EMMC touts Robotic Surgery Program | News
BANGOR, Maine (NEWS CENTER) -- Eastern Maine Medical Center is expecting to see a growing number of surgeons come to its facility to learn how to perform robotic surgeries. Surgeons are using robotic equipment for a number of procedures including weight loss surgery. We were invited to watch the hospitals top surgeon on the machine perform a weight loss or bariatric surgery Thursday. Dr. Michelle Toder was using a piece of equipment called the Da Vinci Surgical System, controlling robotic arms using a set of hand controls while sitting at a console and looking at a High Definitition three dimensional monitor.
"When we make those little incisions and put instruments in the patient, the standard laproscopic instruments are one view camera which gives you a two dimensional image and straight instruments that can pinch or rotate but we lose our wrists. we lose our fingers and our 3 dimensional depth perception," explained Dr. Toder.
She has performed nearly one thousand of EMMC's 2500 robotic surgery procedures. She says the technology benefits patients in the form of shorter recovery times, and fewer complications. She says robotic surgery takes less of a toll on surgeons too.
"We get numb thumbs they are called laproscopy thumbs ...and lots of orthopaedic issues from your shoulders wrists knees and ankles from standing in these awkward posititons."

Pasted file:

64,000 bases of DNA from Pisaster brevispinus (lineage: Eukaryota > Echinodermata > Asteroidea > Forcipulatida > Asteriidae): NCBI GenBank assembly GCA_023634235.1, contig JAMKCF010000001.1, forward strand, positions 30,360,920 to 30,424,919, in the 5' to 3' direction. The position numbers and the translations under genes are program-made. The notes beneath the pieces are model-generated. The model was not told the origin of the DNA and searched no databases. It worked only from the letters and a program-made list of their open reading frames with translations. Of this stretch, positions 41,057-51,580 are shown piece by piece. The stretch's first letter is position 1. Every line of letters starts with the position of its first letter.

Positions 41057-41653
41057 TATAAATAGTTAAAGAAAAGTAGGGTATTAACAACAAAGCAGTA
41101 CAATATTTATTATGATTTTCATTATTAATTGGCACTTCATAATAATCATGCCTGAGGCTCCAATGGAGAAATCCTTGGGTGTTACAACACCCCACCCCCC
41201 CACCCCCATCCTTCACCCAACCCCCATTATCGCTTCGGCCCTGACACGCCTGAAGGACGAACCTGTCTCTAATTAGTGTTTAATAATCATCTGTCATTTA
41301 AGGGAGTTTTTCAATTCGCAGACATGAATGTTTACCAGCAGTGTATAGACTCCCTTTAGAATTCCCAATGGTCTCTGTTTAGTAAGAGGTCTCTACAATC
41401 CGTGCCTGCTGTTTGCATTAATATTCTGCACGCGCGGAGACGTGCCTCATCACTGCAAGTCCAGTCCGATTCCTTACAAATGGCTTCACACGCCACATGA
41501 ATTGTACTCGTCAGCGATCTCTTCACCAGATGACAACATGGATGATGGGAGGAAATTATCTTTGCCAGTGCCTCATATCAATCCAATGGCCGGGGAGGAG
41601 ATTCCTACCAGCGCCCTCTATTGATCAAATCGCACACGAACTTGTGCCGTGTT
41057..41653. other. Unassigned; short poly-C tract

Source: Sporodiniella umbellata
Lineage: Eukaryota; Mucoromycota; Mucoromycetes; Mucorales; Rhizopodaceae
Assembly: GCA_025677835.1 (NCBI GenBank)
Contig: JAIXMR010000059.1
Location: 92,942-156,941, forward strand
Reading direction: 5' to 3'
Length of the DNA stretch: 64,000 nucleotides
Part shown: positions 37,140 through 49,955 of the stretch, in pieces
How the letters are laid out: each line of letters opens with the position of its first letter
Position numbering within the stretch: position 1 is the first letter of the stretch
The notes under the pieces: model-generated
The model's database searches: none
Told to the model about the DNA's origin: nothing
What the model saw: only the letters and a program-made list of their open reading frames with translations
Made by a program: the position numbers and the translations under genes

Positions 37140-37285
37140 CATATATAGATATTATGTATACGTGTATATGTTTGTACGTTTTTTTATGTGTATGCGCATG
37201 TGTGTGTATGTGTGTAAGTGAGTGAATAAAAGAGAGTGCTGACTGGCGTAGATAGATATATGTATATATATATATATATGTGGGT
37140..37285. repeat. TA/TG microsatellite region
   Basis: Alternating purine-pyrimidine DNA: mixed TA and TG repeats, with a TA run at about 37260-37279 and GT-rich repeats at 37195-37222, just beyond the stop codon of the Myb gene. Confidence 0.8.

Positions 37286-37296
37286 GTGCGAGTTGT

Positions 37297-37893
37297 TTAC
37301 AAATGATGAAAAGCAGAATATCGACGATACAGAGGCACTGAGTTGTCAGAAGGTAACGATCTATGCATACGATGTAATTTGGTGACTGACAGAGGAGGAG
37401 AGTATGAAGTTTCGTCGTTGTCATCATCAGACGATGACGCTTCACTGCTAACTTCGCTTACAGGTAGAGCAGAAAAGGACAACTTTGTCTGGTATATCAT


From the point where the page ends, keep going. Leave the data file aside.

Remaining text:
Less wear and tear on surgeons means they can do more procedures, helping meet demand wihtout the hospiutal having to hire more surgeons, however Robotic Surgery is not without skeptics. Dr. Martin Makary of Johns Hopkins University School of Medicine and author of a study on robot assisted surgery says hospitals and manufacturers often overstate the benefits to patients, with little in the way of controlled studies to back up claims. He says the costs of the equipment are huge yet benefits for patients aren't clear when comparing robotic and laproscopic surgery.
"The data does not support a benefit in the clinical outcome of patients with robotic surgery over standard surgery," explained Dr. Makary.
Dr. Toder says there is a study published this summer that she was involved with involving 1100 patients that did show obvious benefits for patients. While the machine comes with a hefty price tag, $1.75 million dollars, she says patients don't see costs passed on to them or insurers, because this surgery cuts down on complications, length of stay, and lost time at work for patients. The manufacturer of the equipment, Intuitive Surgery, did designate EMMC as an epicenter, meaning it is a destination hospital for surgeons interested in learning how to perform robotic bariatric surgery.
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